Regulatory innovation in the governance of human subjects research: A cautionary tale and some modest proposals
Article first published online: 10 FEB 2008
2008 The Author Journal compilation
Regulation & Governance
Special Issue: Health Care and New Governance: The Quest for Effective Regulation
Volume 2, Issue 1, pages 65–84, March 2008
How to Cite
Burris, S. (2008), Regulatory innovation in the governance of human subjects research: A cautionary tale and some modest proposals. Regulation & Governance, 2: 65–84. doi: 10.1111/j.1748-5991.2007.00025.x
- Issue published online: 10 FEB 2008
- Article first published online: 10 FEB 2008
- Accepted for publication 9 November 2007.
- institutional review board;
- nodal governance;
- research regulation;
- responsive regulation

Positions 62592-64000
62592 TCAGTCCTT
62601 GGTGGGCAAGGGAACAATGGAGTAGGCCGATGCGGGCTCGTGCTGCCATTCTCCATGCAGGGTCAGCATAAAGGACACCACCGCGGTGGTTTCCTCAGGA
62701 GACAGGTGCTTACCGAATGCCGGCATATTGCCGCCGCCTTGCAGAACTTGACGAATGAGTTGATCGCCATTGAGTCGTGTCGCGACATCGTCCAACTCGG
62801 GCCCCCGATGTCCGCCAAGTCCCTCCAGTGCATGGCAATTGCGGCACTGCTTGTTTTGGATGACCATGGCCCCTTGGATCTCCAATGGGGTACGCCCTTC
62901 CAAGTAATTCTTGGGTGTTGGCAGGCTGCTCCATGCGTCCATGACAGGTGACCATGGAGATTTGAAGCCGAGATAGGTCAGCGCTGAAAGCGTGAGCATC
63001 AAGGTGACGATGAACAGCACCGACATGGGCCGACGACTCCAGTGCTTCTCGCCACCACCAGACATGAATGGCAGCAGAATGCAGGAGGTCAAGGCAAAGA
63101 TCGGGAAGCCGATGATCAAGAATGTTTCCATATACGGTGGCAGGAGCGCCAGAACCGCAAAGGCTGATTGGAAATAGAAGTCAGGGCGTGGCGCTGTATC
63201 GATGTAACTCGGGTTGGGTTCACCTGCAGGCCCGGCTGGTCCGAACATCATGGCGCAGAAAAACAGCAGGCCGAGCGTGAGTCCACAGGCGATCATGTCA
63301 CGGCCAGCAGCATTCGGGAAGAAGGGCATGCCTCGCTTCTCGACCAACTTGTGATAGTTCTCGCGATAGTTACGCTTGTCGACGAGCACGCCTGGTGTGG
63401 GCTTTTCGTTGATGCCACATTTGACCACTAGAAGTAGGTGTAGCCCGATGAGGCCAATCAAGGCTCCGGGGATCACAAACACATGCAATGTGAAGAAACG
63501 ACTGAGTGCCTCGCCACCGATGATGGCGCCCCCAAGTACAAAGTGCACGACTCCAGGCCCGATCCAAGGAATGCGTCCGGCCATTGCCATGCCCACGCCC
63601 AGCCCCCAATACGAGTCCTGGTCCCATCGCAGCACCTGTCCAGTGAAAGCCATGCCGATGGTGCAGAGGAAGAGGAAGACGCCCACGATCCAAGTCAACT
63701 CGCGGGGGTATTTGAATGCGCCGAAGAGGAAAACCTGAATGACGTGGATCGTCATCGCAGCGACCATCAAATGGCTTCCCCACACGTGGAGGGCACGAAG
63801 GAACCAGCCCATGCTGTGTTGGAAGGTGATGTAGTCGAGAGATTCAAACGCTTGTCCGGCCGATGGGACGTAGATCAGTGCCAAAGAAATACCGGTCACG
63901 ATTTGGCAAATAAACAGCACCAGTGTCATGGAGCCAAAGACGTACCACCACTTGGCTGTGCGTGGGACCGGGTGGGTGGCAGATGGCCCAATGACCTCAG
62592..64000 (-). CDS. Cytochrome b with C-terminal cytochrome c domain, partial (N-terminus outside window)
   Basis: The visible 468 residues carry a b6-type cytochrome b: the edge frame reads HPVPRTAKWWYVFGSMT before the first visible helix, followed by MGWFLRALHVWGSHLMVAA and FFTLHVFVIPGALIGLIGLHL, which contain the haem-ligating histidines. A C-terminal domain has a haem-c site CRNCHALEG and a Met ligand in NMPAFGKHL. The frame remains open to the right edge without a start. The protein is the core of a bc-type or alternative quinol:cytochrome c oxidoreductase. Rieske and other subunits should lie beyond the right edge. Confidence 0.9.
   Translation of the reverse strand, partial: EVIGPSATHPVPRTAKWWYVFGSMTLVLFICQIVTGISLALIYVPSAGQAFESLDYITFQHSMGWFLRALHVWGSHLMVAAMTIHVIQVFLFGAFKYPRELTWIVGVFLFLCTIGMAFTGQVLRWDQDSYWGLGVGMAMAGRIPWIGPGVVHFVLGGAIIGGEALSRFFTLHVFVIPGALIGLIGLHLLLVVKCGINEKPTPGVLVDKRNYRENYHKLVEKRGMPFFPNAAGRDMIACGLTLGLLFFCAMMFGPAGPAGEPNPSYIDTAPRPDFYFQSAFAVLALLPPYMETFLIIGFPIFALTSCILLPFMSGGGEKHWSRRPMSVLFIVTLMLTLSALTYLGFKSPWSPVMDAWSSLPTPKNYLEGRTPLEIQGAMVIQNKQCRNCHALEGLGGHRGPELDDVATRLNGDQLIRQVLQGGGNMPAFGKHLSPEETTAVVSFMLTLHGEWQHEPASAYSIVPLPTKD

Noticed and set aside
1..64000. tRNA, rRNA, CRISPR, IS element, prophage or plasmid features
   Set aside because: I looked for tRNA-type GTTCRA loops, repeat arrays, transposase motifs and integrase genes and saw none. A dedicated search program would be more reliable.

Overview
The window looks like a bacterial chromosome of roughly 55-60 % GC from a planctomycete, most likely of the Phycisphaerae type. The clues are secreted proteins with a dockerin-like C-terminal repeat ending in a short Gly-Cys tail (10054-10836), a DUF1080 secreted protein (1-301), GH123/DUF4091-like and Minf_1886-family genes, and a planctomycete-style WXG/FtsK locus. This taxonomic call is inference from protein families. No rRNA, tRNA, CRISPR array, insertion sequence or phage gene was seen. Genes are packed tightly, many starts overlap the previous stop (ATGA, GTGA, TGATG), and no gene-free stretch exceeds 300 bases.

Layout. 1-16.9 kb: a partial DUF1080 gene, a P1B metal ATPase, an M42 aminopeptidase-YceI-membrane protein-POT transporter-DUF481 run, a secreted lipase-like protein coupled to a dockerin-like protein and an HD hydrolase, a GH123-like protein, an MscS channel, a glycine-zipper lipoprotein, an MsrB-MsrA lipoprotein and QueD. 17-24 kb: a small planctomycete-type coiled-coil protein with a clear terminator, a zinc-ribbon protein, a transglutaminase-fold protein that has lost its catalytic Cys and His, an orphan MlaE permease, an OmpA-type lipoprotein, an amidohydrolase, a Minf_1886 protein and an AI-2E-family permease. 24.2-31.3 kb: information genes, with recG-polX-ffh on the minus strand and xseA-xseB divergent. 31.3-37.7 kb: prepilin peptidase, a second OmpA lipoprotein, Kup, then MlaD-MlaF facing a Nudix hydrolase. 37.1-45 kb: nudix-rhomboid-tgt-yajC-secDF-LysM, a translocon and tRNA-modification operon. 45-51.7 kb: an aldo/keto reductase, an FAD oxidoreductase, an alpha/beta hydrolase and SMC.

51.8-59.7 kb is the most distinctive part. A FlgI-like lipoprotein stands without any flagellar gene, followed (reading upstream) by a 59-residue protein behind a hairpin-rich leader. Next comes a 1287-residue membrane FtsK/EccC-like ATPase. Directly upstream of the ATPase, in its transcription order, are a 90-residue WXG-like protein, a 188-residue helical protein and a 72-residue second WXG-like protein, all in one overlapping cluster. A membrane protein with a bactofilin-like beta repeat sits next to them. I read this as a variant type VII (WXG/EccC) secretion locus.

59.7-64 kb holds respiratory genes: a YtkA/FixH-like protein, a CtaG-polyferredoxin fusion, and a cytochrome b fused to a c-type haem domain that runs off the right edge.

Under US regulations known as the “Common Rule,” federally-supported human-subject research must be reviewed by an Institutional Review Board (IRB). The Common Rule system from a distance looks like an innovative instantiation of prescriptions for constitutive regulation and soft law, but in practice has grown into a self-referential, unresponsive, and legalistic bureaucracy. This article reviews criticism of the Common Rule. It also discusses why the system fails to regulate in an efficient and effective way, pointing in particular to the poor fit between the IRB and its assigned tasks. Turning to reforms, the article uses the heuristic of “regulatory space” to describe the range of actual and potential regulators with the capacity to set standards, monitor compliance, and discipline violators. Regulatory reform is framed by three conceptual changes: recognizing the limitations of the IRB as an oversight body; narrowing the range of risks the system is tasked to control; and disentangling the conflicting regulatory logics of behavioral standard-setting and virtue promotion. The article concludes with a roster of possible changes that would make the IRB a more responsive regulator, enroll a wider range of actors in the promotion of virtue, focus resources on more serious risks, and address the structural causes of researcher misconduct.